The New Zealand economy is experiencing a gradual deleveraging cycle, which will weigh on real GDP growth over the coming years. While still depressed oil prices will provide some support to corporate profit margins and economic activity, these positives will likely be offset by the joint deterioration in the dairy and construction sectors, which remain the two key pillars of the economy.
New Zealand's fiscal accounts remain in better health compared with most developed market economies. The New Zealand government has a strong commitment in keeping expenditures in check amid weak revenue collection, and we believe that it will continue to maintain its budget surplus, which is positive for the business environment as the private sector will be less crowded out by the government. Following a better than expected outcome in FY2015/16 (July-June), we are upgrading our FY2016/17 budget surplus forecast to 0.9% of GDP, from 0.4% previously.
Following a sixth 25bps cut in 14 months at its August 11 monetary policy meeting to a record low of 2.00%, we are forecasting the Reserve Bank of New Zealand (RBNZ) to cut its official cash rate (OCR) by another 25bps to 1.75% by Q117. We believe that the RBNZ will remain pressured to reduce interest rates over the coming months as it attempts to meet its medium-term inflation objective of 1.0-3.0% while also providing continued support to the domestic economy, which is still suffering from weak investment from depressed dairy prices.
Despite the gradual improvement since 2008, New Zealand's external accounts remain the economy's weak link and a persistent current account deficit poses risks of large-scale capital outflow. In order to correct these imbalances, we will need to see domestic savings rise sharply, while investment growth cools, which will undermine economic growth to some extent.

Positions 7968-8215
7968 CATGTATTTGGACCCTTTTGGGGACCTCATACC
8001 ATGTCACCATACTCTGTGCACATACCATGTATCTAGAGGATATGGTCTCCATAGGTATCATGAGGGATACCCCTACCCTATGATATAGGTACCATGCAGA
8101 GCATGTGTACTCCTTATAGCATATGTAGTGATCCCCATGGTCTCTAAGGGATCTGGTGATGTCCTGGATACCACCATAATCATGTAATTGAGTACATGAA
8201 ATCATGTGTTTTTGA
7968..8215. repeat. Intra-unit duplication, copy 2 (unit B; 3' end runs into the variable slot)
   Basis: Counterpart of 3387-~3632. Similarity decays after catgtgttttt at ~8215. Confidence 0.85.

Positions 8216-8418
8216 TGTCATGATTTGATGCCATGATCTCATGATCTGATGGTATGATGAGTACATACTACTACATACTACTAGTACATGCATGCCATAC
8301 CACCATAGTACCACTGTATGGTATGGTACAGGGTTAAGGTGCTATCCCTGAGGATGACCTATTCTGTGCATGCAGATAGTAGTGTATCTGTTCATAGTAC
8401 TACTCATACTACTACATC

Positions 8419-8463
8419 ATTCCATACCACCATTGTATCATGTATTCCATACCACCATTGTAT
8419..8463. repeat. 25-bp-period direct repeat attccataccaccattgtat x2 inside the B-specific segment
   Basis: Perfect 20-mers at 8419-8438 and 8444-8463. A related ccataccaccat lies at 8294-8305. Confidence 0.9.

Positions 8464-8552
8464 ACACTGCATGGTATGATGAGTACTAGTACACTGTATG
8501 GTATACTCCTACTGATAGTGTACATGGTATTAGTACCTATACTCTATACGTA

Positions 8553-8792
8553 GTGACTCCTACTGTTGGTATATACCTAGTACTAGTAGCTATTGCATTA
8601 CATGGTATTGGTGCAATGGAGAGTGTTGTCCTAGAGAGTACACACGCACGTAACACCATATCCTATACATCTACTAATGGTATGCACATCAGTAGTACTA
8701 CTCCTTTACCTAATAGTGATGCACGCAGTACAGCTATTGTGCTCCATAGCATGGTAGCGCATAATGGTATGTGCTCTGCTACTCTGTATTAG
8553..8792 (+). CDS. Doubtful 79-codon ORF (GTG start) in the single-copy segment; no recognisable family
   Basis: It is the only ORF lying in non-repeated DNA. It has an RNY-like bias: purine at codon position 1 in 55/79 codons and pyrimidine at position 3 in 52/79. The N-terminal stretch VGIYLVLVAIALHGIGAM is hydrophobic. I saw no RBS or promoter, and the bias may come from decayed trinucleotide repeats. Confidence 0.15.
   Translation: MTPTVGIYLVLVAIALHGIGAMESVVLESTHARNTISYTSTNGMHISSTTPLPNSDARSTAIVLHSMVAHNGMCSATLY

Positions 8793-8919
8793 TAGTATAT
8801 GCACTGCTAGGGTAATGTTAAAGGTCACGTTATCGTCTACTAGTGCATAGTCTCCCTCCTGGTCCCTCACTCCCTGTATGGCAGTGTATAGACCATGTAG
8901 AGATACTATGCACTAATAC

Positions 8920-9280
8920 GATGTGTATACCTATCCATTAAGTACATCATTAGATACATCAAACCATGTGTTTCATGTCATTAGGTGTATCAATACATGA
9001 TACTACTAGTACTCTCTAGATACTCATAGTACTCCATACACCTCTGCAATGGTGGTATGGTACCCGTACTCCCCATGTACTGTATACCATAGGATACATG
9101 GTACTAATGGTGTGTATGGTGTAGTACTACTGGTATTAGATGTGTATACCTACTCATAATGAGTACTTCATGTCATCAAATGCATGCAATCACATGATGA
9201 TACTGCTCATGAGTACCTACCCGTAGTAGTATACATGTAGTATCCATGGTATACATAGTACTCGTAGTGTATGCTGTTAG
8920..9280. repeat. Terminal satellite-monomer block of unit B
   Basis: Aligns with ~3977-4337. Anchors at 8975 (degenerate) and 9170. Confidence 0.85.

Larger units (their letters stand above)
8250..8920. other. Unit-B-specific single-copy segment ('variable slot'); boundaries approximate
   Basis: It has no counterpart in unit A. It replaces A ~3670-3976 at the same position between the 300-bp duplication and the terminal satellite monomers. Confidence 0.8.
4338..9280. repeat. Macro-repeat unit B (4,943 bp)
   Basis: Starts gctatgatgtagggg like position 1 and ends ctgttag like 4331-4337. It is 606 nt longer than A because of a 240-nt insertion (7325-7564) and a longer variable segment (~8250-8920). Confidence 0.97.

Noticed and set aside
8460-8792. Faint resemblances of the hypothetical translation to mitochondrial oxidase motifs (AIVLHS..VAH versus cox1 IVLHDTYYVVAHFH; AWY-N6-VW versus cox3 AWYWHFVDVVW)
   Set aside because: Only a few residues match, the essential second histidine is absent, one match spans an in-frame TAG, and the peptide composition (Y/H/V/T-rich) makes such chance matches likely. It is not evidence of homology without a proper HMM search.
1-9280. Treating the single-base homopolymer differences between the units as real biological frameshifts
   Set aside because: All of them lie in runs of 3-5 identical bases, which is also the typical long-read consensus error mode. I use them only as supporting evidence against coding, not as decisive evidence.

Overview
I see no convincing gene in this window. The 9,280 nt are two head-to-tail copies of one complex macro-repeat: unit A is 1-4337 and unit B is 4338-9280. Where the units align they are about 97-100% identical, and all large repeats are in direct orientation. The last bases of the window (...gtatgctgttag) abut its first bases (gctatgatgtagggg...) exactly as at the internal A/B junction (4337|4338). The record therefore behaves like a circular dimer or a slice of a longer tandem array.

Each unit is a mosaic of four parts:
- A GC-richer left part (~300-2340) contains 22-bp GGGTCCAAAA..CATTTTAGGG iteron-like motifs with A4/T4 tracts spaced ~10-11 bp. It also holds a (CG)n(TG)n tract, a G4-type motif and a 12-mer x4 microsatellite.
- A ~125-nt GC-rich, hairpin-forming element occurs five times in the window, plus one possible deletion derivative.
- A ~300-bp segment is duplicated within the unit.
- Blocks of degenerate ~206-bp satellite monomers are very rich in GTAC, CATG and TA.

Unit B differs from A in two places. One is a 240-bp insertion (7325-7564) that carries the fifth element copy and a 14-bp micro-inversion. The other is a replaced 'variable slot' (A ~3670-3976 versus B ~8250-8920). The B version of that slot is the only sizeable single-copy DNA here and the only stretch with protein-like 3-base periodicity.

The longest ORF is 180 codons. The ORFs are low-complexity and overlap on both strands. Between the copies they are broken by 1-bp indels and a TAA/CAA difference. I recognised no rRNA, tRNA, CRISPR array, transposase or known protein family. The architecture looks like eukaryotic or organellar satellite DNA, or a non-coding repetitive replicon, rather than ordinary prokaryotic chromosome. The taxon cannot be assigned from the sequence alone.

Although the New Zealand dollar is likely to range trade against the US dollar in the short term, we maintain our negative view on the currency over the medium term. New Zealand's high level of external indebtedness leaves the currency exposed to capital outflows as the dairy sector remains weak while the overvalued property market is looking increasingly precarious.
Major Forecast Changes
We have upgraded our FY2016/17 budget surplus forecast to 0.9% of GDP, from 0.4% previously, as the New Zealand government will continue to committed to reining expenditures in check amid weak revenue collection.
We have upgraded our 2016 average forecast for the New Zealand dollar to USD0.6700/NZD (versus USD0.6500/NZD previously) given its strength since the start of 2016, but we remain bearish against its trade-weighted partners over the medium-term.
We believe that there are two main risks facing the New Zealand economy:
Domestically, a continued surge in property prices could sow the seeds for an eventual sharp decline and associated financial instability owing to the large levels of household debt in the economy and the banking sector's exposure to the mortgage market. The property market is overvalued from a nationwide perspective, but key cities such as Auckland are experiencing what appear to be bubble-like price advances, which left unchecked could create financial instability.
Externally, a sharper than expected decline in Chinese import demand could lead to further declines in dairy prices and export volumes, significantly reversing the enormously beneficial upturn seen in New Zealand's terms of trade over recent years. So far, New Zealand's terms of trade have only deteriorated slightly, but a collapse in Chinese demand could weigh further on New Zealand's dairy export prices.
|e/f=BMI estimate/ forecast. Source: National Sources, BMI|
|Real GDP growth, % y-o-y||3.0||3.0||2.3||2.5|
|Nominal GDP, USDbn||197.3||171.7||168.8||168.6|
|Consumer price inflation, % y-o-y, eop||0.8||0.1||0.0||1.0|
|Exchange rate NZD/USD, eop||1.28||1.46||1.49||1.59|
|Budget balance, % of GDP||-1.1||0.3||1.0||0.9|
|Current account balance, % of GDP||-3.1||-3.1||-3.0||-2.7|
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